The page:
Impact of the COVID-19 pandemic on students’ IQ

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In a recent study published in Plus oneIn this study, researchers evaluated the effect of non-formal education during the coronavirus disease 2019 (COVID-19) pandemic on students’ intelligence quotients (IQs).

Study: Students' intelligence test results after six and sixteen months of non-formal education due to the COVID-19 pandemic.  Image credit: Drazen Zigic/ShutterstockStady: Students’ intelligence test results after six and sixteen months of non-formal education due to the COVID-19 pandemic. Image credit: Drazen Zigic/Shutterstock

background

The COVID-19 pandemic and related countermeasures have resulted in many temporary but widespread impacts on global societal systems, including work, social life, education and culture. Many institutions including schools were unprepared for a major turnaround and partial closure of their operations, resulting in a long period of impromptu teaching along with truancy around the world.

Numerous potential ramifications of disruption to mainstream education, such as learning loss, students’ feelings, and mental health as well as students’ experiences and perspectives towards online learning, have been studied and investigated. However, the impact of the pandemic on students’ intelligence is rarely understood.

about studying

In this study, researchers evaluated intelligence test scores of seventh- to ninth-grade high school students during the initial phase of the COVID-19 pandemic and student samples were evaluated in 2002.

Between August and September 2020, 424 pupils in grades 7, 8 and 9 answered the Berlin Test of Intelligence Structure (BIS-HB). In four German grammar schools in Rhineland-Palatine, these pupils attended regular or private lessons. The average age of the sample group was 13.34 years, with 41.98% of female students. In July 2021, 257 students with an IQ score assessed at the initial measurement point were retested.

The BIS-HB test includes a paper-and-pencil intelligence test developed to measure the intellectual structure of adolescents with superior and superior abilities. The playback component consists of processing speed [S]creativity [C]memory [M]and inference [R]. Test content includes language, numerical and pictorial skills. Each test item is associated with a specific mix of content and operation. From 2011 to 2013 (called the “2012 sample”), BIS-HB was offered to 197 children in Year 8 from the same four schools as students in the 2020 sample. In 2002, 1,506 pupils in Years 5–10 were also assessed from schools in five German states as part of the BIS-HB standards.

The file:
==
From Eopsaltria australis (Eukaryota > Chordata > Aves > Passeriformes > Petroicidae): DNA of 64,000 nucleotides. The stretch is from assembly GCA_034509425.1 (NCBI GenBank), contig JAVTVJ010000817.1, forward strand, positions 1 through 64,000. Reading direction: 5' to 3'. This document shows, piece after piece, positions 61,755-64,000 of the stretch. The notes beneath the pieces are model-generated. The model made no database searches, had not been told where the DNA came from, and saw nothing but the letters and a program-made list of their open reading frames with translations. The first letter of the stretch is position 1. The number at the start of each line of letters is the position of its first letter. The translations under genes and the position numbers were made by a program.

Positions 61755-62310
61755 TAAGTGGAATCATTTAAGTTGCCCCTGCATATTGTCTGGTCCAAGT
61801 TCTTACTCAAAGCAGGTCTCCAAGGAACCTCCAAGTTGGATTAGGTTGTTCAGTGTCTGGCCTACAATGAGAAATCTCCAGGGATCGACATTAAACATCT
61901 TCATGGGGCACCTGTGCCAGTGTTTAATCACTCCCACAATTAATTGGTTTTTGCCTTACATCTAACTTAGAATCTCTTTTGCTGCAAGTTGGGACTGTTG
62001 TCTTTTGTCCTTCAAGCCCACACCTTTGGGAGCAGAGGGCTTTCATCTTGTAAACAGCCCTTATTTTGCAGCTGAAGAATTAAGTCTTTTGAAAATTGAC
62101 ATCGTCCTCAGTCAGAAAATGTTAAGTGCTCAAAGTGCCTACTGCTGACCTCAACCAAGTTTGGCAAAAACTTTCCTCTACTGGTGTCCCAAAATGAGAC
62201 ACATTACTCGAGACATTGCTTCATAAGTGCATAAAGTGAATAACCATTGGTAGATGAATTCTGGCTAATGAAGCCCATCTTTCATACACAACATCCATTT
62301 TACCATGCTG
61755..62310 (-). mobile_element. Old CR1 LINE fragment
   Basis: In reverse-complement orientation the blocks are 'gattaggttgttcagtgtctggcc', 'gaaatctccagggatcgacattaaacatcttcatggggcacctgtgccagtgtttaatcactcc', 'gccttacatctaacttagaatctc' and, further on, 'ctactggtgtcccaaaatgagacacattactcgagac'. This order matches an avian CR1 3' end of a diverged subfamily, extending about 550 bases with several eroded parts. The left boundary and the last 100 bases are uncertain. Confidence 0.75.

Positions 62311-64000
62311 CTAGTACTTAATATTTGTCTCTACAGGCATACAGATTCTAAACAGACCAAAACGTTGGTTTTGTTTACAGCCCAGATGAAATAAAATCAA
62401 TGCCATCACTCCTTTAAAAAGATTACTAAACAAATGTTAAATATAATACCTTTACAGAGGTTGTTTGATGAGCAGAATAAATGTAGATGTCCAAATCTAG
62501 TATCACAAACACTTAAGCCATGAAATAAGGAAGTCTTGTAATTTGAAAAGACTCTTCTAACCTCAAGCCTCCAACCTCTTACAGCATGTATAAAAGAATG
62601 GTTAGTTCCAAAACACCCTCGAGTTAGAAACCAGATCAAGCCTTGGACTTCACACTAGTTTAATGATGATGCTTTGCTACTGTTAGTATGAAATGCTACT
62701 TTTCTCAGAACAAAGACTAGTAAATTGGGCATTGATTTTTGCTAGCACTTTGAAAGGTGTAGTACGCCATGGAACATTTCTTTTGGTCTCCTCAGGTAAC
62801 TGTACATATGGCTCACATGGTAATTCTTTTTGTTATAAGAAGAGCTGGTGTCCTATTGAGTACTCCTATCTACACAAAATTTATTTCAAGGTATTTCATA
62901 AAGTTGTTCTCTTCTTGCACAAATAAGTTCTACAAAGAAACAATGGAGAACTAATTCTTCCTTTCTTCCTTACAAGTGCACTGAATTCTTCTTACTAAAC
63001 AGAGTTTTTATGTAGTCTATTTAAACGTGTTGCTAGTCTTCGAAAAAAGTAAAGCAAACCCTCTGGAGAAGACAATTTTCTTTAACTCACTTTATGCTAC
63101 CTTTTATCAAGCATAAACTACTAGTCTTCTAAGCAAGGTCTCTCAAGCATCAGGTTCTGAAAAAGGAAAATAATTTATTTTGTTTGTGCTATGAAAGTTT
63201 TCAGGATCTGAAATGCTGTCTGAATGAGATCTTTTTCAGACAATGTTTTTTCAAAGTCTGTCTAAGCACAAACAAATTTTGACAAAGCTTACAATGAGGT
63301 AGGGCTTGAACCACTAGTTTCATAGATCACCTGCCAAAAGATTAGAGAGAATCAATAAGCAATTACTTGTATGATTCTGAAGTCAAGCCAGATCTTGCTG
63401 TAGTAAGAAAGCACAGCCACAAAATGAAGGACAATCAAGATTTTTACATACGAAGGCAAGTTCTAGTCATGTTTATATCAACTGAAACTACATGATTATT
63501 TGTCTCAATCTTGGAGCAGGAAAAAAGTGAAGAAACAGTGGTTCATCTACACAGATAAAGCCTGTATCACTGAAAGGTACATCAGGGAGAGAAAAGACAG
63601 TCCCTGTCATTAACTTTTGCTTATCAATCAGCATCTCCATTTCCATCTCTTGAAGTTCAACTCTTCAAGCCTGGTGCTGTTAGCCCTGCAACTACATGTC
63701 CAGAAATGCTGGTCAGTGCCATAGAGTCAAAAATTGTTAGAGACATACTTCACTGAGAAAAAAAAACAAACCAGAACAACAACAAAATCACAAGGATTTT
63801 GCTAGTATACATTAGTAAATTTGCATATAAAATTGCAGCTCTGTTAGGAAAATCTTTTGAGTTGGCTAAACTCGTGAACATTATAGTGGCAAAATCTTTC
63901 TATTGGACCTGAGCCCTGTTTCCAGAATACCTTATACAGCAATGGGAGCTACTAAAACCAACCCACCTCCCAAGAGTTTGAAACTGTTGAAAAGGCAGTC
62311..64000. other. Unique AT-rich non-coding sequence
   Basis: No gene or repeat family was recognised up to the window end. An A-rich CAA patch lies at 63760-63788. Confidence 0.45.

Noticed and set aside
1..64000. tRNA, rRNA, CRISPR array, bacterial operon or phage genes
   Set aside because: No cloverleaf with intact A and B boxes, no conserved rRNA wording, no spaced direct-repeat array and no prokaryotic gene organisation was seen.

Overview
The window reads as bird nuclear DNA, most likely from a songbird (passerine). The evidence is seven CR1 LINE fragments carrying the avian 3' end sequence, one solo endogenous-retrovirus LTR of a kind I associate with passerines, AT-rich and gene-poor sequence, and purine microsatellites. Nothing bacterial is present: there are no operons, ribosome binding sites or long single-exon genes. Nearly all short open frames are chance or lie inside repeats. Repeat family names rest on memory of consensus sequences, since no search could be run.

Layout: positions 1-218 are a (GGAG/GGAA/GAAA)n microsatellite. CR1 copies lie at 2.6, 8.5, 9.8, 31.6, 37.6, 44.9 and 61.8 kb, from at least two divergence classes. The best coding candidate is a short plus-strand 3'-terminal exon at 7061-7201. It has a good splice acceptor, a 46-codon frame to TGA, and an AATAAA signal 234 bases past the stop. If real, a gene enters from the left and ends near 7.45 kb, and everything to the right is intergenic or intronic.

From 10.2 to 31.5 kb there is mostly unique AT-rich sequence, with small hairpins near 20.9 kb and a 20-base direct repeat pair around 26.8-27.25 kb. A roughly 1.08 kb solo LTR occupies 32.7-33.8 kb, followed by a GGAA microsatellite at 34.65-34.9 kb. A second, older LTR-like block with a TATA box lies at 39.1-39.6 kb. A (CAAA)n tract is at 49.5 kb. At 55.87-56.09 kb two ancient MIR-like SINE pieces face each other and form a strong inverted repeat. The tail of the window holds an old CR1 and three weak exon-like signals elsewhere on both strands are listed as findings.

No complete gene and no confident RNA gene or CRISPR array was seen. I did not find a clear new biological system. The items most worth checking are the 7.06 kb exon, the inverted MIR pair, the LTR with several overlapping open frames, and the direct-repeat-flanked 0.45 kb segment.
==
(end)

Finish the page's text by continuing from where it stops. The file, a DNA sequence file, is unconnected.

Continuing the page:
A comparison was made between the 2020 sample and the 2002 sample in Analysis 1a and a comparison was made between the 2020 sample and the 2012 sample as well as the 2002 samples in Analysis 1b.

results

In Analysis 1a, the propensity score (PS) matching algorithm combined 104 students belonging to the 2002 sample with 104 students belonging to the 2020 sample. The proportions of class type, grade level, and sex in the matched samples were identical, and there were slight differences in age and PS. Multivariate analysis of variance (MANOVA) revealed significant and statistically significant variance between the BIS-HB values ​​of the samples, with the matched 2002 sample performing the best. The discriminatory function analysis revealed an important function that distinguished the 2002 sample from the 2020 sample.

All measures of intelligence, with the exception of creativity, showed significant structural coefficients showing that the 2002 sample performed significantly better than the 2020 sample. There was no intrinsic correlation between creativity and assessed function, and thus creativity did not differentiate between samples. Finally, ANOVA detected a moderate difference in g-factor between samples, in favor of the matched 2002 sample.

Approximately 113 students belonging to the 2012 sample were matched with 113 students belonging to the 2020 sample by PS matching. Using a second PS matching technique, 110 pupils from the 2002 sample were matched with 110 pupils from the 2012 sample. A third PS matching technique then paired the 110 pupils belonging to the 2012 sample that had been selected by the second PS matching procedure with 11 pupils belonging to the 2020 sample. Examination of discriminatory functions revealed two significant functions that characterized the 2002, 2012, and 2020 samples.

All measures of intelligence showed significant structural coefficients in function 1. This function distinguished the 2012 sample from the 2002 and 2020 samples, showing that the 2012 sample had higher IQ scores than the other two samples. On the other hand, Function 2 showed that all measures of intelligence except C and R showed significant structural coefficients. Function 2 mostly distinguished the 2002 sample from the 2020 sample, indicating that the 2002 sample had higher IQ scores.

All scores increased significantly from tests to retests. The correlations between tests and retests ranged from r = 0.71 for memory to r = 0.87 for general intelligence. Furthermore, the average improvement in IQ was 6.86 points, and it ranged from 3.56 for creativity to 11.93 for processing speed. For the 2020-2021 school year, there was neither a significant decrease in IQ test scores nor a significant increase that would be considered “catch-up” with previous classes.

Conclusion

The results of the study indicate that issues related to COVID-19 may affect children’s cognitive abilities. Although intelligence plays a vital role in many aspects of life, further study of the discrepancies between samples of pre-academic students and samples of current students will be necessary in order to account for these differences in testing standards and potential drawbacks by offering appropriate interventions.

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